Sloths

Hoffman's two-toed sloth. Photo courtesy of Wrylie Guffey, Topeka Zoo.
Hoffman’s two-toed sloth. Photo courtesy of Wrylie Guffey, Topeka Zoo.

Living sloths (which comprise the taxonomic suborder Folivora) inhabit the rainforest canopy of Central and South America. Unlike other xenarthrans they are entirely herbivorous, subsisting primarily on leaves. Flowers and limited amounts of fruit might also be taken depending upon the species.

There are two families of sloths and these are most readily distinguished from one another by number of claws they possess: the three-toed sloth (Bradypodidae) has three claws on all four limbs; the two-toed sloth (Megalonychidae) has two claws on the forelimb and three on the hindlimb.

Male pygmy sloth, Bradypus pygmaeus, in mangroves. Photo courtesy of Melanie Sorensen
Male pygmy sloth, Bradypus pygmaeus, in mangroves. Photo courtesy of Melanie Sorensen

Three-toed sloths are more obligate folivores than two-toed sloths. Bradypus variegatus and Bradypus trivirgatus have occasionally been housed in North American zoological collections. While some of their congeners are species of conservation concern, these two species are widely distributed in relatively undisturbed habitats in nature. Three-toed sloths have never been widely held in human care, nor have they reliable reproduced. Consequently, the PAX TAG has not designated any programs for these species. There are yellow SSP programs for the two Two-toed sloth species.

Throughout their history in zoos, there has been some difficulty in differentiating between Hoffman’s two-toed sloths (Choloepus hoffmanni) and Linne’s two-toed sloths (Choloepus didactylus). Application of subjective determinants in distinguishing these two species from each other has resulted in some animals being incorrectly identified. This resulted in hybrids, animals that have had their species changed in the studbook, and animals that still have not been classified because of incomplete data. Recently, a DNA test was established that is able to correctly identify the species. This test can only track a species according to the maternal lineage, so it is unable to verify hybrids. Nonetheless, it is an important step in correctly classifying the North American population of two-toed sloths.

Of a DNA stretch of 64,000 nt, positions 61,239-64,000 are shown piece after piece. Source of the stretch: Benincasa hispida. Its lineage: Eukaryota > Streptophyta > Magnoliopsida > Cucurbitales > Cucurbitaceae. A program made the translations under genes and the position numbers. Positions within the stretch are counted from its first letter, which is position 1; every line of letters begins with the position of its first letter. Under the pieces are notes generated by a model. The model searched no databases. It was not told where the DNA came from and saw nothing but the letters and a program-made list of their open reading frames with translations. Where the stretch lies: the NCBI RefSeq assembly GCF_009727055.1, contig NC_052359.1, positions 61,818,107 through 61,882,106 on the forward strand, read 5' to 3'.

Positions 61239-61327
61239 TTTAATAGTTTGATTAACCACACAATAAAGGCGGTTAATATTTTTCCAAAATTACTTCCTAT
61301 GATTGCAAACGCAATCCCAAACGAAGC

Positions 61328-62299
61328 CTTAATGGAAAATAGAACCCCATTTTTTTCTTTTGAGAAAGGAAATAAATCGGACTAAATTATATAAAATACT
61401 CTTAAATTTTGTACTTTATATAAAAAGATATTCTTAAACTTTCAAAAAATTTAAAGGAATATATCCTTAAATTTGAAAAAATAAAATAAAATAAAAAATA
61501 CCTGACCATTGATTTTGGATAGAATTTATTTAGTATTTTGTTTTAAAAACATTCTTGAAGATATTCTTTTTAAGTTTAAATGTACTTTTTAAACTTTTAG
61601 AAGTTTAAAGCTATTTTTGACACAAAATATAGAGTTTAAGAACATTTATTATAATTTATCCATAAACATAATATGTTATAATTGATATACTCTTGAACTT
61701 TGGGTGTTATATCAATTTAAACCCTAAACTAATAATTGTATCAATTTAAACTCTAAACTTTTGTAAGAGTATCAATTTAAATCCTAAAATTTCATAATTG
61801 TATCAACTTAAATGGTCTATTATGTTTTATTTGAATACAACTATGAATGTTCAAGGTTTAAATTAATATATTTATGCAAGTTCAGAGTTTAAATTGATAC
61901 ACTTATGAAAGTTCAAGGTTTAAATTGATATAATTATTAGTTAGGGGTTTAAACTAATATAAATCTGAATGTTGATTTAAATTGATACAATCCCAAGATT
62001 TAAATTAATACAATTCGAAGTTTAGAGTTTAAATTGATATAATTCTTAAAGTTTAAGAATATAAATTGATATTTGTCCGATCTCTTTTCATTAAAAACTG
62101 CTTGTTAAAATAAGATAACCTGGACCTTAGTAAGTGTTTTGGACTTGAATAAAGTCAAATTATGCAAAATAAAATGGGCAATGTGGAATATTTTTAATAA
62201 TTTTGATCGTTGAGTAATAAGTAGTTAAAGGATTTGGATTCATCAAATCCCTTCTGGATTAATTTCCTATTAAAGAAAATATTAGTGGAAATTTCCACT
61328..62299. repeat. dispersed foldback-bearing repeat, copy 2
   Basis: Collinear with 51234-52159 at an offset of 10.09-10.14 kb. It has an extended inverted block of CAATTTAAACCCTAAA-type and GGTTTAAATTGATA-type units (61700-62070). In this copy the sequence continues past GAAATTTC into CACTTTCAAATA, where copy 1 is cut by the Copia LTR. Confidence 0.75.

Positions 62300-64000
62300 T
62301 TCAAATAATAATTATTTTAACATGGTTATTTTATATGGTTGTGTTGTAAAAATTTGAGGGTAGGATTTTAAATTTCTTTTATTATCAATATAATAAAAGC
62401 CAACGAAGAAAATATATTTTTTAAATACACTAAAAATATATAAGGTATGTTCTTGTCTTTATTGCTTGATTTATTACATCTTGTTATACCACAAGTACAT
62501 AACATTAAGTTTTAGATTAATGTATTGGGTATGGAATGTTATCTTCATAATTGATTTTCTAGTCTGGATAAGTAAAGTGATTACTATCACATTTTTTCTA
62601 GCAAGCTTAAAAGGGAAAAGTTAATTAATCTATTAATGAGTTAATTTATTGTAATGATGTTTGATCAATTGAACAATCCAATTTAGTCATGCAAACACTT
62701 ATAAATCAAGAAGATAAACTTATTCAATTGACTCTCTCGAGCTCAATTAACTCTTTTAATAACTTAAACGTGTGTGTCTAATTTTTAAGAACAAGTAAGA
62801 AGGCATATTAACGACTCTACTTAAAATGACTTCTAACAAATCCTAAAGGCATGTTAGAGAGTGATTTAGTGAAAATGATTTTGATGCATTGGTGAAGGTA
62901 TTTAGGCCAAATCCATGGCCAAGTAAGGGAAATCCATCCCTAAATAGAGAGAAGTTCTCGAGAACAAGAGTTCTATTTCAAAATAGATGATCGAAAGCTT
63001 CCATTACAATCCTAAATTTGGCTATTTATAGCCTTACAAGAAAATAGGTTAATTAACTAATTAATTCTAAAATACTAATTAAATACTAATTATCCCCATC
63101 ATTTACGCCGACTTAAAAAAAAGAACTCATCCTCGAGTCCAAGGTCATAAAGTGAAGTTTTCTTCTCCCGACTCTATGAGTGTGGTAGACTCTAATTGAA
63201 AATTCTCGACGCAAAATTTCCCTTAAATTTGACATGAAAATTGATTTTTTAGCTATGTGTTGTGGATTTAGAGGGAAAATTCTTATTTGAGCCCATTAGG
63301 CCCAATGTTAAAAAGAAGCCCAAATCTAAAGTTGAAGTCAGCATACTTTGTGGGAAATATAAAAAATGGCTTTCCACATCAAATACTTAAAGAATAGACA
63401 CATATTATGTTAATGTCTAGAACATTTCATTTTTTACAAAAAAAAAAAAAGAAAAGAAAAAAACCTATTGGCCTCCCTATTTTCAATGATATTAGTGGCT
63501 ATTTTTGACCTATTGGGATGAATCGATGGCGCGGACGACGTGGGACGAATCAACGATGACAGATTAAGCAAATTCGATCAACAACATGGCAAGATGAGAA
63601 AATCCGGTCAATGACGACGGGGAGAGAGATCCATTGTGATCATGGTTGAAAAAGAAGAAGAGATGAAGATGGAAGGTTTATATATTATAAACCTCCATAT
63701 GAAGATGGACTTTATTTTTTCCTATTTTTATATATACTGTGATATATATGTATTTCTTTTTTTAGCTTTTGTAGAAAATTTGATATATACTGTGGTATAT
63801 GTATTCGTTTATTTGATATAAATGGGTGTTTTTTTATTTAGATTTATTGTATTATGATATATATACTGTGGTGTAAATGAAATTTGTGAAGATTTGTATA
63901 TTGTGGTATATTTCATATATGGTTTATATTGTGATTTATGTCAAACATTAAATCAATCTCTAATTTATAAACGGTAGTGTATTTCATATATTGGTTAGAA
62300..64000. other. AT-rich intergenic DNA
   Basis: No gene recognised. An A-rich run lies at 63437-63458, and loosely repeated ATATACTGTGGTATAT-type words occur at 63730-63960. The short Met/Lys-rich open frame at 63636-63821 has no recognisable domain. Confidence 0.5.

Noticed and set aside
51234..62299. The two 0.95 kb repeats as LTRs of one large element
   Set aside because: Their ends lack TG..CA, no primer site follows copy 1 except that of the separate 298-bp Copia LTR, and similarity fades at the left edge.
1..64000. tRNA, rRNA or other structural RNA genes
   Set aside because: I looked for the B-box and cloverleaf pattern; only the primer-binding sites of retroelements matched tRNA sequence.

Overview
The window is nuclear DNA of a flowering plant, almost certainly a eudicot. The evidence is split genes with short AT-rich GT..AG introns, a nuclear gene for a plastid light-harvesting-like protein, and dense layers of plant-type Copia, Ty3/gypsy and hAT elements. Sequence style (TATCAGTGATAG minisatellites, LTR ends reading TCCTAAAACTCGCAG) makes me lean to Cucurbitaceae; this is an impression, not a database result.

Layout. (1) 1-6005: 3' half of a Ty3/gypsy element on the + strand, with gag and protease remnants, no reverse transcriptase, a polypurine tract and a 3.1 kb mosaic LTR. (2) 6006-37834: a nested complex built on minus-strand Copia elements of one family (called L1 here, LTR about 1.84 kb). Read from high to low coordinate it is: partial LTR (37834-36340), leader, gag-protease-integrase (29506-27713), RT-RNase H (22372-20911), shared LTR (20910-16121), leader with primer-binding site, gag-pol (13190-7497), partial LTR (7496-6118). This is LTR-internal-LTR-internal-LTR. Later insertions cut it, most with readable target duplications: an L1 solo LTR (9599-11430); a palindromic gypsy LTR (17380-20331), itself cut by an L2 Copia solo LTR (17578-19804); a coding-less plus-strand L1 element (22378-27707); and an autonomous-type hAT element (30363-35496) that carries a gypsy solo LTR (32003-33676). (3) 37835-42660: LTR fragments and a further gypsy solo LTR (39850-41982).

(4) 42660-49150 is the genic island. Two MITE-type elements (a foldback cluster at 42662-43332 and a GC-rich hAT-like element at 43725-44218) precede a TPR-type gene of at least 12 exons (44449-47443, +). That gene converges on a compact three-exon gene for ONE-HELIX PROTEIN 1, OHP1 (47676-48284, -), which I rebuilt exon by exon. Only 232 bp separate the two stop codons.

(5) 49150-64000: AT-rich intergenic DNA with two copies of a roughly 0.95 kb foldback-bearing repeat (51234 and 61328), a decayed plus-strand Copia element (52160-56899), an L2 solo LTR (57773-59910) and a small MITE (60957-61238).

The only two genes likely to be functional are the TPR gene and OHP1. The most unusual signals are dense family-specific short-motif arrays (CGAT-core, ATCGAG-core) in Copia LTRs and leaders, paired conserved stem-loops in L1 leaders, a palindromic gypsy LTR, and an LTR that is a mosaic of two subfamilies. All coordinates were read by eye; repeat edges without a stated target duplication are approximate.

Photo courtesy of Wrylie Guffey, Topeka Zoo
Choloepus hoffmanni with infant. Photo courtesy of Wrylie Guffey, Topeka Zoo.

Furthermore, it is also difficult to distinguish the genders of two-toed sloths. Therefore, over time, some individuals have had their sex classification changed within the studbook.

The PAX TAG is in the process of sorting out the two-toed sloth populations. We have made great progress in being able to correctly identify individuals since the publication of the last studbook. We will continue to ask for participation from AZA institutions to submit samples from their sloths for DNA analysis as well as seek assistance if an individual sloth has been identified as the wrong gender.


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